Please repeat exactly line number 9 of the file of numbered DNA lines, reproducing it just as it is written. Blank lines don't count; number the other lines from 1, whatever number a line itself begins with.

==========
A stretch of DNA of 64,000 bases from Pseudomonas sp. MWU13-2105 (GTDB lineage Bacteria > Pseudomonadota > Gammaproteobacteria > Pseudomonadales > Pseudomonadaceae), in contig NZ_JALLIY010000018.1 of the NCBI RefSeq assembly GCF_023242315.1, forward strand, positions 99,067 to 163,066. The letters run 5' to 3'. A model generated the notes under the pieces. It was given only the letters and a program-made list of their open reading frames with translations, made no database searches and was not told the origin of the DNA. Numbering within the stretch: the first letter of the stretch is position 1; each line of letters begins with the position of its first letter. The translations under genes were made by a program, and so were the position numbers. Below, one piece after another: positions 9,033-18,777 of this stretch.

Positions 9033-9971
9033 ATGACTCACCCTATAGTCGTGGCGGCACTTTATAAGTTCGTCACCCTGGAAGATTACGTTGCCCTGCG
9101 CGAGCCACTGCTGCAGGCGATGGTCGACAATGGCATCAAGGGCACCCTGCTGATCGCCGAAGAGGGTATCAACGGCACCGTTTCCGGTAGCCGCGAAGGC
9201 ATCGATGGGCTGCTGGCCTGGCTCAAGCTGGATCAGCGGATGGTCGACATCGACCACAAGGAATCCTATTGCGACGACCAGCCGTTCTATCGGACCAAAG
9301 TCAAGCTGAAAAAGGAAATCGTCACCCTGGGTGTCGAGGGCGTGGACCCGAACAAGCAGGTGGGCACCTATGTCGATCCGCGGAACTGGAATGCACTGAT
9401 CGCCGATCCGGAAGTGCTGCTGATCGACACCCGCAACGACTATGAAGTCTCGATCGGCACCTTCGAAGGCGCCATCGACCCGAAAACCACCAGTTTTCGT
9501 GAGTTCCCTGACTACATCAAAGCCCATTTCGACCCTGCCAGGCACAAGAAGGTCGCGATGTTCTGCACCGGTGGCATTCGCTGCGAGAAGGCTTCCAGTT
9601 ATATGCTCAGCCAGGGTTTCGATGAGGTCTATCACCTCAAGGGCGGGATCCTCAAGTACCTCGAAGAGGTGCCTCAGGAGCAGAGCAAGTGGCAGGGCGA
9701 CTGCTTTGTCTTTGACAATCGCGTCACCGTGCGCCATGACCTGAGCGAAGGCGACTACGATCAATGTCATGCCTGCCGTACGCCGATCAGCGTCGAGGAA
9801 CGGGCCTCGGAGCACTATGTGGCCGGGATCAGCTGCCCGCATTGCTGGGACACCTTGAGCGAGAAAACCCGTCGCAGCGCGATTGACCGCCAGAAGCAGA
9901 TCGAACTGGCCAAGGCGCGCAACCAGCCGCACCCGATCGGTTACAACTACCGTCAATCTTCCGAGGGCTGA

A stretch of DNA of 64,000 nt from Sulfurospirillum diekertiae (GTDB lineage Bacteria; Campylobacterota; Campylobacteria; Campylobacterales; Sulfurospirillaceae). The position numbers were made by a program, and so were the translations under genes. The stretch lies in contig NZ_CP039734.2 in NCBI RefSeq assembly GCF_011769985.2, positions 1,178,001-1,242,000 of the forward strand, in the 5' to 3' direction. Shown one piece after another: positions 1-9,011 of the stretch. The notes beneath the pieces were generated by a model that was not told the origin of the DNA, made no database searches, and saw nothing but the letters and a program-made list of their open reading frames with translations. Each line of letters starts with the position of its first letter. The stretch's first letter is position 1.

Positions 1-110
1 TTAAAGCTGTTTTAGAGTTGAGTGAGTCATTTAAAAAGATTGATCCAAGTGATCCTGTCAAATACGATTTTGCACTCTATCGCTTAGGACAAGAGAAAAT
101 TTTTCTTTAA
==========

9601 ATATGCTCAGCCAGGGTTTCGATGAGGTCTATCACCTCAAGGGCGGGATCCTCAAGTACCTCGAAGAGGTGCCTCAGGAGCAGAGCAAGTGGCAGGGCGA